Hot Wheels Unleashed is an anomaly in the gaming industry. More often than not, licensed titles are shovelware that are best forgotten, but this game by Milestone is one that should be remembered and played for a long time. It’s energetic, stunning, and most important of all, fun. It controls like a dream, and Hot Wheels Unleashed is an essential game for any racing fan.
Most of us grew up with the Hot Wheels brand, and that same energy of fun, frenetic play time we had as kids is reflected in this game. Skidding around corners with a satisfying drifting system, you’ll gain a burst of boost energy, propelling you forward at high acceleration. The rush of going around a loop-de-loop, a Hot Wheels essential, is thrilling, and the creativity that Milestone clearly has for the property shows. The tracks are engaging and have some unexpected turns along the way that will trip up the savviest of racing game players. There’s so much to love about Hot Wheels Unleashed.
Furthermore, Hot Wheels Unleashed rewards its players well for continuing to play the game. If you check out the City Rumble campaign, you are given challenges to go further along in the map. Just like in Super Smash Bros. Ultimate’s World of Light mode, you are rewarded for taking certain paths in the map with blind boxes and completely new cars in your collection. It’s a great single player mode with plenty of well-crafted stages throughout. If you play multiplayer matches only — which run very well, by the way — you can collect gold to redeem more blind boxes down the road.
There are a few things that turn me off from Hot Wheels Unleashed, despite the praise I am giving it. The bland and repetitive soundtrack of heavy electronic music can degrade the experience after a little while, and I ended up turning it down in the options menu. I wish it would include some licensed songs similar to Burnout or tracks with a fun and friendly vibe like ModNation Racers and the Mario Kart series. It all feels too generic.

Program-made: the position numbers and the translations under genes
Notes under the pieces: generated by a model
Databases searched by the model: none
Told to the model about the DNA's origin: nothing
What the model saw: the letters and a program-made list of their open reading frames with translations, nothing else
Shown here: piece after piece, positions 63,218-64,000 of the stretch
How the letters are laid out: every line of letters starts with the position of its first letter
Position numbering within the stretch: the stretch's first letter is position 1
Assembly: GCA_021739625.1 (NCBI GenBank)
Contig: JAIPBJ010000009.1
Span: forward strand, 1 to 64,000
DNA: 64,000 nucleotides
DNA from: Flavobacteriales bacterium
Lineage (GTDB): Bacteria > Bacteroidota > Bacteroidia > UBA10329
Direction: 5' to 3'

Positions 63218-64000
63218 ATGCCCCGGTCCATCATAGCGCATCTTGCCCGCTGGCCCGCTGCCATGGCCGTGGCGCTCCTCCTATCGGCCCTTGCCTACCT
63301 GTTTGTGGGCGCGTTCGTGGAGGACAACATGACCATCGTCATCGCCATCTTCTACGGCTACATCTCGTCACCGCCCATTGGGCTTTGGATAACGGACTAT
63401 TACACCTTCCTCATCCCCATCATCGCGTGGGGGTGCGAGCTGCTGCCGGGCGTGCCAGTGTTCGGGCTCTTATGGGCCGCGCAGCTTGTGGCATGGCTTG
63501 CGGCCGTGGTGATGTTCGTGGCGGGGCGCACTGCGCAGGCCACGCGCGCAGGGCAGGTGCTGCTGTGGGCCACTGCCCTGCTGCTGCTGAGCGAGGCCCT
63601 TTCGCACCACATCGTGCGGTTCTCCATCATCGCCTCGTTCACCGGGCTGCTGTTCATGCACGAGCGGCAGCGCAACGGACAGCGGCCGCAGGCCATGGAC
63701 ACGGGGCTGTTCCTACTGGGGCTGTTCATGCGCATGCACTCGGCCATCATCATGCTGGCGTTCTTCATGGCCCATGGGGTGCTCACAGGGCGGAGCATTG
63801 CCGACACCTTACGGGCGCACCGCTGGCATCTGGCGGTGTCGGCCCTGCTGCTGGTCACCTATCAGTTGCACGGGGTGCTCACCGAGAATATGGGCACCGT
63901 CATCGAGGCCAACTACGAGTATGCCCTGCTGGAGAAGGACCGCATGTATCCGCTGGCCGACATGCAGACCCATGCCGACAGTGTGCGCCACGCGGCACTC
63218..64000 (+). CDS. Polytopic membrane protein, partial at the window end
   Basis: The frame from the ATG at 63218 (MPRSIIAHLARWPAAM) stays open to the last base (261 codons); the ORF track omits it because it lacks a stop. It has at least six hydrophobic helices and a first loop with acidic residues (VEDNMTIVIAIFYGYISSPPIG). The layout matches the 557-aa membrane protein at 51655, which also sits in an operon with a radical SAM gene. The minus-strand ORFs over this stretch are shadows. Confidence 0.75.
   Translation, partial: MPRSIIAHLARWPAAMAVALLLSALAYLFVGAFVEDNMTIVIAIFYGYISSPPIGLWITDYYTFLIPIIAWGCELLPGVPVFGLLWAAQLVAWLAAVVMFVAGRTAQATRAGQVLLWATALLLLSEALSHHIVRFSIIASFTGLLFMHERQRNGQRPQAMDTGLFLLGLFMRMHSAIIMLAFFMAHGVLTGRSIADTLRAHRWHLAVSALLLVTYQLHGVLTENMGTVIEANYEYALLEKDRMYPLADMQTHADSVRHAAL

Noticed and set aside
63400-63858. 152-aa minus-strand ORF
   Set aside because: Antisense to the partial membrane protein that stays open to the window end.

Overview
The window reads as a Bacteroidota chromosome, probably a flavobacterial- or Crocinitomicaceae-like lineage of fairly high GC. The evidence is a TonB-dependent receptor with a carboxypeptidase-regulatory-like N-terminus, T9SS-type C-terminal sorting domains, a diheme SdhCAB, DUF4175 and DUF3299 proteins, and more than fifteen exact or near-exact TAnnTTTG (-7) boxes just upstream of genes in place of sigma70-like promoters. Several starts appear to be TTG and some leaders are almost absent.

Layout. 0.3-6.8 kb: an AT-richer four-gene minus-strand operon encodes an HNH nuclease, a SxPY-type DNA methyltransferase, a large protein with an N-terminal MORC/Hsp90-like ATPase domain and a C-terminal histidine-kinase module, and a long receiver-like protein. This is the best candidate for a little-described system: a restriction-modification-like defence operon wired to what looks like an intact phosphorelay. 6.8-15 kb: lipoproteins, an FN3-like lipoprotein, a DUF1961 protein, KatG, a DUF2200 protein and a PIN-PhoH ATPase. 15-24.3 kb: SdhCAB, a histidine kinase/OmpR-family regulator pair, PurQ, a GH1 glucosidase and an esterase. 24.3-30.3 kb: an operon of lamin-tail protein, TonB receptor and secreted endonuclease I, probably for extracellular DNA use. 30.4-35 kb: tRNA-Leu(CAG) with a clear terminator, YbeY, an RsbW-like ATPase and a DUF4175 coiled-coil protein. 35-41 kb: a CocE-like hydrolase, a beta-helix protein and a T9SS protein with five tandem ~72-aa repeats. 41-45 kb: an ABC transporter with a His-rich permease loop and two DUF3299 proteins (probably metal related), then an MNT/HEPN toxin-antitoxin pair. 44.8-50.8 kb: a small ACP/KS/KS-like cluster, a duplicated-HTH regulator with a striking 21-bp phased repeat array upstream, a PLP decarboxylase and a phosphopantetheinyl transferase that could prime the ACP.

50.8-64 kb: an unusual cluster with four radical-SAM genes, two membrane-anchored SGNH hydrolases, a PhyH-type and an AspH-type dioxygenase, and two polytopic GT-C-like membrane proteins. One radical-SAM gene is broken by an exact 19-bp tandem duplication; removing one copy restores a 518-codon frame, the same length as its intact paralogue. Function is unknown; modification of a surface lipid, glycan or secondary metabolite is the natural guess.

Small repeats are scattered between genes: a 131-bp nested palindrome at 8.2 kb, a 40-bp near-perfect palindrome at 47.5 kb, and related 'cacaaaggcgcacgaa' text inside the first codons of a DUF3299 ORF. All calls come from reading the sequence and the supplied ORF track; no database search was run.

Also, Hot Wheels Unleashed can feel unfair in parts with its track design. I love its imaginative flair, but sometimes it’s simply down to luck as to whether or not you get first place. For example, you’ll have to enter a dinosaur’s mouth to get further in the track, and it closes sporadically. If you come up to the mouth at high speed and then it closes all of the sudden, you’ll fall into the abyss and will have to respawn. While this is happening, your rivals on the track can overtake you as its mouth opens once more. At these moments, Hot Wheels Unleashed doesn’t respect your skill as a driver, and this can be frustrating. This is exacerbated even further when the multiplayer track selection process includes user-created levels that can be wacky in design and seemingly untested by the developer.
Despite these roadblocks, Hot Wheels Unleashed is a treat to control. I played the PlayStation 5 version of the game, so I felt the rumble of the motor starting under my fingers with the DualSense. It pulled me into the experience and got me excited to start the race. When you boost, you can hear the burst of energy being released through the controller’s speakers. With Milestone’s prior experience in simulation games, you can sense your car moving around the track in precise detail. The funny thing is that Milestone even took into account that it’s a toy, not a vehicle, that you’re controlling with a lighter center of gravity. It’s a nice touch.
Overall, Hot Wheels Unleashed is a remarkable licensed game and certainly should be called a diamond in the rough. It controls like a dream, the tracks are mostly entertaining (with some hiccups), and the variety of modes on offer is well worth a purchase. I didn’t even scratch the surface, as the game contains a surprisingly in-depth track creation mode. Did I even mention the car customization? Hot Wheels Unleashed is like the KFC Family Bucket of racing games — there is so much to do in this budget-friendly title that will give you and potentially your kids a lot of entertainment.
This impressions article was written using a code provided by the publisher.